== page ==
Do you need permission to knock down a house?
Considering a knockdown rebuild project? Congratulations! It’s one of the smartest, most convenient, and most cost-effective building methods. You don’t have to pack up and move, meet new neighbours or get acquainted with a new area — all you have to do is sit back, relax and watch your dream home come to life where you’ve already made so many memories.
Knockdown rebuilds are simple and affordable with Montgomery Homes. We’ll deliver a detailed quote after completing an in-depth site inspection — all costs are rolled into one quote, except the demolition. You will need to organise the demolition personally.
Depending on your land and the local council, the demolition can be the trickiest part of a knockdown rebuild. In this article, we share some essential information about demolitions so you can decide whether or not a knockdown rebuild project is right for you.
First, you will need to consult your local council
Before getting too excited about a knockdown rebuild project, you must first check with the local council. Most councils have strict rules and guidelines about knockdown rebuilds — for example, if you live in a heritage-listed suburb or your home has reached a certain age, there’s a good chance your home cannot be demolished.
See our list of land that is not appropriate for a knockdown rebuild project based on the NSW Planning Portal.
Contacting a council specialist can help determine if your land is appropriate for a knockdown rebuild. A direct call will provide lots of important information like what kind of permits and approvals are required, zoning and other limitations — this will ensure the building process is free from interference from the local government.
Our building professionals can also be of assistance here. Before starting a knockdown rebuild, we will provide a free site inspection to determine whether the land is appropriate for the project, which of our home designs will fit on the block and any possible limitations.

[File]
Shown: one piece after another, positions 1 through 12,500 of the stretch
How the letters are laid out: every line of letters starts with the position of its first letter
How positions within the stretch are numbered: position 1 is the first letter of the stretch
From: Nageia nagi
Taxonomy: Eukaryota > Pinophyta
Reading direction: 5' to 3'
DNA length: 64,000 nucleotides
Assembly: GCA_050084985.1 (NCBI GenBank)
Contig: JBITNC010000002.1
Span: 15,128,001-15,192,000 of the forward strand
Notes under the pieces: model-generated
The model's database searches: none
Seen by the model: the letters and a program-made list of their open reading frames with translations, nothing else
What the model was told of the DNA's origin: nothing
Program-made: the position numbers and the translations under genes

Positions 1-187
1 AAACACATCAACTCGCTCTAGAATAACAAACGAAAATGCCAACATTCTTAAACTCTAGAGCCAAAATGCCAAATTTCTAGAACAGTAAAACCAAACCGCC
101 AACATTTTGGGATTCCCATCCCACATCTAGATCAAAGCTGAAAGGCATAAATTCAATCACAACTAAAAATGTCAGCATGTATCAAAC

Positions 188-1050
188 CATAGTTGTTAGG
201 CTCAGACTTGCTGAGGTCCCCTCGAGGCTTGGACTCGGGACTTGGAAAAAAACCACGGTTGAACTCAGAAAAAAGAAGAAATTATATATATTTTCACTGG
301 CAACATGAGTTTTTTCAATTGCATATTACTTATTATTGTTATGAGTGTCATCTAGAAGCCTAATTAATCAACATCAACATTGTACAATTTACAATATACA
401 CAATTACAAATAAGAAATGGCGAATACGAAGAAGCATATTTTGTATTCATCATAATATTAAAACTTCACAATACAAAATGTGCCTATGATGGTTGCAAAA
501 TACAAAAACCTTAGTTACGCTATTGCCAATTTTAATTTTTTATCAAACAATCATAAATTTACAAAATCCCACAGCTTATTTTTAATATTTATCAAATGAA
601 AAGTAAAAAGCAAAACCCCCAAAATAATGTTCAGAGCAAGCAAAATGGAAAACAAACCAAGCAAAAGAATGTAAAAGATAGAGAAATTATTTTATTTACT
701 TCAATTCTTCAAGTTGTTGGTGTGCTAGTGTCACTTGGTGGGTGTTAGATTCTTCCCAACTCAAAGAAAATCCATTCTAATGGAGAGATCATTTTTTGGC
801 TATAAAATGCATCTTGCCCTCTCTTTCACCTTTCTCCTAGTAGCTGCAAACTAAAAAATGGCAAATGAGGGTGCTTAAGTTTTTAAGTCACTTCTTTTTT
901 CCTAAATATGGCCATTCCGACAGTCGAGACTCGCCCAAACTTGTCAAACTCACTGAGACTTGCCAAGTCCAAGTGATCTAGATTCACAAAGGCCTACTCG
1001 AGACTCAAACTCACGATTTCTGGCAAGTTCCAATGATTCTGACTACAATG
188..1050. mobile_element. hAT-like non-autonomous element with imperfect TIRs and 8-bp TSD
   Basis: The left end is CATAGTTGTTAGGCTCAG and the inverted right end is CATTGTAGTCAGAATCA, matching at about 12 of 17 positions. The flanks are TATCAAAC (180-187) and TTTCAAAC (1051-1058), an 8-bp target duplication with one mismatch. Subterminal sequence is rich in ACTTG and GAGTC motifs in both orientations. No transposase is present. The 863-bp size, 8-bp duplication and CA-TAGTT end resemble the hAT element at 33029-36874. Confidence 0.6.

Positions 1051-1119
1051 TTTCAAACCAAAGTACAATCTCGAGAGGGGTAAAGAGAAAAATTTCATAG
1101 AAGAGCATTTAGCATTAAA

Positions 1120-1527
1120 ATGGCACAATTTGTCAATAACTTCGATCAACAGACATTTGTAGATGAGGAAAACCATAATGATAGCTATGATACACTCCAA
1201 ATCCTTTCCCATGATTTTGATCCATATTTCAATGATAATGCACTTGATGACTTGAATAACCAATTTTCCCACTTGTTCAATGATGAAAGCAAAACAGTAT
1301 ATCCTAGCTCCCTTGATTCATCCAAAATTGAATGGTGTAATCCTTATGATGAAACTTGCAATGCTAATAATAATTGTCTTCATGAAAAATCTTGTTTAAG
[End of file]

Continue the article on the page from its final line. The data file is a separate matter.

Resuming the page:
Conditions for older homes and heritage homes
If your home is in a heritage conservation area or draft heritage conservation area, you cannot demolish the entire house. According to the NSW Government, you can only demolish the following:
- A detached development
- An attic conversion
- Internal walls or other elements
If your home is not in a heritage conservation area but was built before 1987, the demolition will need to be completed by a licensed contractor who specialises in asbestos removal. Certain businesses are licensed to handle and remove asbestos, ensuring to minimise risks and safely discard the asbestos.
Applying for a demolition
If your knockdown rebuild project is going to be complicated, you will need to submit a Development Application (DA) to the local council (see the flowchart above). This process can take up to two weeks.
However, in most cases, demolition can be approved under Complying Development (combined planning and construction approval for a straightforward project) so long as the work complies with the NSW Exempt & Complying Development Codes 2008 and the Section 10.7 Certificate (supplied by the local council) shows that the demolition can be approved under Complying Development.
Essentially, Complying Development Certificate (CDC) from a Registered Certifier can fast-track the demolition process. You won’t need to submit a Development Application (DA) to the council — the CDC authorises the demolition work to be carried out.
Talk to our building professionals for expert advice!
Need some guidance around booking a demolition?
Allow our team of building professionals to help. We have completed hundreds of knockdown rebuild projects throughout New South Wales and have close connections with local councils across the state. Following an in-depth site inspection, we’ll provide helpful information about how to book a demolition based on the block and the build.
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